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Globally, organisations are increasingly realising the importance of Big Data, and its role in making business decisions. However, the sheer volume of data available to organisations, combined with the manual processes that span the data value chain, is making accurate interpretation of the data a considerable challenge.
According to Forrester, less than 0.5% of all data is analysed and used. More concerning is that only a mere 12% of enterprise data is actually utilised when making business decisions, says Rohit Maheshwari, head of strategy and products, Subex
An emerging data and analytics trend augmented analytics is gaining considerable traction, and it couldn’t have happened at a better time. IDC predicts that data generated by connected internet of things (IoT) devices will grow from 13.6 zettabytes (ZB) in 2019 to 79.4 ZB by 2025.
This explosion of data will stimulate increased demand for augmented analytics, as it goes beyond the world of data and analytics by leveraging Artificial Intelligence (AI) and Machine Learning (ML) techniques to transform how analytics content is developed, consumed, and shared.
The adoption of augmented analytics eases bottlenecks, increases productivity and efficiency, improves accuracy, and delivers faster insights.
Using the current analytics approach, business users are left to find their own patterns, and data scientists to build and manage their own models. This manual effort results in users examining their own hypotheses, missing key findings and ultimately coming to incorrect conclusions, which adversely affects business decisions, actions, and outcomes. The results of this approach are echoed by Forrester’s research that found that only 29% of organisations are successful at connecting analytics to actions.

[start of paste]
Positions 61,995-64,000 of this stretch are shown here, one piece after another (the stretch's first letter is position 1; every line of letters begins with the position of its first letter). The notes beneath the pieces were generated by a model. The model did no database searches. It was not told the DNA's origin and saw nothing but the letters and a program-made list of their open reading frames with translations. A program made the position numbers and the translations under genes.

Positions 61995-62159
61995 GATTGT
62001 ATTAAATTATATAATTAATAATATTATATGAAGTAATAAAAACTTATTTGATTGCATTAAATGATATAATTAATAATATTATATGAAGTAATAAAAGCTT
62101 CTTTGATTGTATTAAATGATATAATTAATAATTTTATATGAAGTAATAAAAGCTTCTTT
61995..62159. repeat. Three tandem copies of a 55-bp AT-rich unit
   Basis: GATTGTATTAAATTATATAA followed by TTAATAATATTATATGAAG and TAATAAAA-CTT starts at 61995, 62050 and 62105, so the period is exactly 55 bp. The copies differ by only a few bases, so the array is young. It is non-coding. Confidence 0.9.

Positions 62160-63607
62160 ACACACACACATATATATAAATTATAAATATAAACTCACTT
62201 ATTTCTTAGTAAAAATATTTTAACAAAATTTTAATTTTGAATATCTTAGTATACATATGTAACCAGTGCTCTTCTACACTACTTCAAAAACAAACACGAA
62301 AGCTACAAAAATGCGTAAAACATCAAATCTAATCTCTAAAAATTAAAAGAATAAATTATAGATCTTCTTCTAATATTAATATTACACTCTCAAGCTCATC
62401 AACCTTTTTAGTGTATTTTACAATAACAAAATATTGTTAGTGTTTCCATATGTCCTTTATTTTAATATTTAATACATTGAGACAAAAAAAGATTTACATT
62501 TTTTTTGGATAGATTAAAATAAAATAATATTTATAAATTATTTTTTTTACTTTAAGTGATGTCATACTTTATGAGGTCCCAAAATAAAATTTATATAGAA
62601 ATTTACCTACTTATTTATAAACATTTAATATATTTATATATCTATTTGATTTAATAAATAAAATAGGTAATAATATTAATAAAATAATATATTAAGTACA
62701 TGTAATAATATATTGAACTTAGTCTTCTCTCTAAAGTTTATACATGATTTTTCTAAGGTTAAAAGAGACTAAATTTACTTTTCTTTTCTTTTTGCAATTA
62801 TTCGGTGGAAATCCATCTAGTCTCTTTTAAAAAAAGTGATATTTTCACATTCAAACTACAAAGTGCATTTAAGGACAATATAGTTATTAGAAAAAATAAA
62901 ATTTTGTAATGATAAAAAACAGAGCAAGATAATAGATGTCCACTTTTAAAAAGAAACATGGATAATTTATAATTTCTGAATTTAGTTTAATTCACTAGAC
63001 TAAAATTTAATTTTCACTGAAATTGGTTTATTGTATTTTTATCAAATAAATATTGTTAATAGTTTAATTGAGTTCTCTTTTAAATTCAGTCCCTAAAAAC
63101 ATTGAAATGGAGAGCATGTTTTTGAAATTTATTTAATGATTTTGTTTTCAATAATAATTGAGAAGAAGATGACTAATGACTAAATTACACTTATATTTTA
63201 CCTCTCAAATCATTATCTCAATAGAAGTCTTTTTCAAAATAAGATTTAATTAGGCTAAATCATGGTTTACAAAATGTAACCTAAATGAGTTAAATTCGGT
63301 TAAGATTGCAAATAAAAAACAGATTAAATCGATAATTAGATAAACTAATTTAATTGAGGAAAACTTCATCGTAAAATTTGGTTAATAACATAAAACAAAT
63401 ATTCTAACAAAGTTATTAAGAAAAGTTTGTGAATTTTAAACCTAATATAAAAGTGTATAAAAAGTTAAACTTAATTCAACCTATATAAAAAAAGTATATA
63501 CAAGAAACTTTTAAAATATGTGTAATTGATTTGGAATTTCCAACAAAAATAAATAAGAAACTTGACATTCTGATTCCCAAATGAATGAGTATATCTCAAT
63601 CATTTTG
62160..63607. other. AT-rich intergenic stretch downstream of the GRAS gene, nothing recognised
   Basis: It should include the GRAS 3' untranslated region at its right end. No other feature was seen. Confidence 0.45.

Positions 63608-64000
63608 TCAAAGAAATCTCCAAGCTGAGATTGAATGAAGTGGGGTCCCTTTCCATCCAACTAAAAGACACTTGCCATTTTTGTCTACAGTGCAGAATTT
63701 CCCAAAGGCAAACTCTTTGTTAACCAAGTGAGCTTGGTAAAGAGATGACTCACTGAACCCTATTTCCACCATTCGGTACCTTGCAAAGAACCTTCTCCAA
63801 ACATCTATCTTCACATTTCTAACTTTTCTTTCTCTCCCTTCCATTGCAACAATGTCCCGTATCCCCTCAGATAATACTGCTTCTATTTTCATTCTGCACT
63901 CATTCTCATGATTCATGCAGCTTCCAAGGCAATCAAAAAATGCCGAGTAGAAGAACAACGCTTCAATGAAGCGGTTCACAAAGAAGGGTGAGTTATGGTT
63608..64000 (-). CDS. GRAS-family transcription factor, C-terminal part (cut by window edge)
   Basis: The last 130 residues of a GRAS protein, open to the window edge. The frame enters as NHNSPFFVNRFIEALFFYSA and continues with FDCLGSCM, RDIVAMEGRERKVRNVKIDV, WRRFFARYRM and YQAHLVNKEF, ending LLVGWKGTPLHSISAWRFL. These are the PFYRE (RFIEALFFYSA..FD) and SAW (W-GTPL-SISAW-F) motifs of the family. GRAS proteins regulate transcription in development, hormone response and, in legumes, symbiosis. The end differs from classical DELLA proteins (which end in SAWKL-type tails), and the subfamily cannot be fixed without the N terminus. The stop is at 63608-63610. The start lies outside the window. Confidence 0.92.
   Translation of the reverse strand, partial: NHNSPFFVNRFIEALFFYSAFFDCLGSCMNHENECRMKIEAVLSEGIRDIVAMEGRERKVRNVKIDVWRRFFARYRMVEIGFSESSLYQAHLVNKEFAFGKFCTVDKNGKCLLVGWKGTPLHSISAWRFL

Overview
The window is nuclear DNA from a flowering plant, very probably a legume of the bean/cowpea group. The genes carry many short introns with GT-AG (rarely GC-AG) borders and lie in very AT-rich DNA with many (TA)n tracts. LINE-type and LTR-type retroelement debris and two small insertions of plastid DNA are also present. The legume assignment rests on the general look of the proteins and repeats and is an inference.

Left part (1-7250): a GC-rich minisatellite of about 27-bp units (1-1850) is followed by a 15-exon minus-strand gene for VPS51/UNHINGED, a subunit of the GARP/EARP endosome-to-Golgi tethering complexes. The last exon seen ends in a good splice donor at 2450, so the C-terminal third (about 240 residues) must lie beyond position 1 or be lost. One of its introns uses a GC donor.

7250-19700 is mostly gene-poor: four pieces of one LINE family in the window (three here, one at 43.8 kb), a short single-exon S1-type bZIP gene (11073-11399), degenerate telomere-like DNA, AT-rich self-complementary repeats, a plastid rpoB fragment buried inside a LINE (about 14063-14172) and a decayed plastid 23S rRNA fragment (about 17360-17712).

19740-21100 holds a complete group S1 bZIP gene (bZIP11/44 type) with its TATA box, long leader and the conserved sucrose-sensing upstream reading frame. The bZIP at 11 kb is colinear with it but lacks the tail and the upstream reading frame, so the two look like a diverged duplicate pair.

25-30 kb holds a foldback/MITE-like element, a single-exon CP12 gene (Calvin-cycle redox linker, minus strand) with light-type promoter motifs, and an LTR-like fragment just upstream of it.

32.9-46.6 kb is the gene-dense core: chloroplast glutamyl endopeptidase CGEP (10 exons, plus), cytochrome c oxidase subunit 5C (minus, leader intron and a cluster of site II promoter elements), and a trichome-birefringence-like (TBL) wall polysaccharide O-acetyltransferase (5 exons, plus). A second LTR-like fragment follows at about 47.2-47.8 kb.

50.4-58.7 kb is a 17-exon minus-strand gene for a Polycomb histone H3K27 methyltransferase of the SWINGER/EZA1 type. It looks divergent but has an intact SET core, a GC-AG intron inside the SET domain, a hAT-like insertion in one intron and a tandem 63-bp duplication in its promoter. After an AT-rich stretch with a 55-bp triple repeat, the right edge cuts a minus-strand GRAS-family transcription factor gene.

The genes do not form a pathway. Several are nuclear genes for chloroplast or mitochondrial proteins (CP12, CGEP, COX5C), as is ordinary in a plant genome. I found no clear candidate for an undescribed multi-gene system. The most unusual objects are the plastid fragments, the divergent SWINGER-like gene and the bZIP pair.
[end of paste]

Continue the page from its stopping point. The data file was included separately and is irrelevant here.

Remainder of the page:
Similar to the traditional analytics workflow, the augmented analytics workflow consists of data management, data science, and data visualisation. The difference lies in the solutions and benefits provided by the techniques and technologies Augmented Analytics leverages.
Issue – Manual data preparation, data quality, and cataloging
Solution – Automate data preparation using AI automation
Benefits – Increases productivity and efficiency
Issue – Manual feature engineering and model building
Solution – Automate data science tasks such as auto-generation of features using model selection (AutoML), and augment model management AI/ML techniques
Benefits – Improves the accuracy of the model and removes user bias
Issue – Manual exploration of data using interactive visualisation
Solution – Automate visualisation of relevant patterns, as well as data insights through natural language processing (NLP) and conversational analytics
Benefits – Faster insights derived from the data
Delving deeper into the techniques and technologies, business opportunities can include the following:
The benefits of augmented analytics are automating data preparation, reducing time to insights, eliminating human analytical bias, and mitigating the risk of missing important insights. It also includes the ability to democratise data analytics for less business-savvy users, such as citizen data scientists that don’t have specialised training or skills in data science or analysis. It also enables the adoption of actionable insights for the executive team across organisational business units.
However, the benefits don’t end there. Quantifiable benefits are plentiful and include:
Is augmented analytics the future of data analytics? The answer is a resounding yes. As the amount of data continues to rise, companies both large and small will need the capabilities it provides for quick access to accurate data for actionable insights. It will change how users experience analytics and business intelligence, and deliver a level of insights currently unimaginable.
The author is Rohit Maheshwari, head of strategy and products, Subex.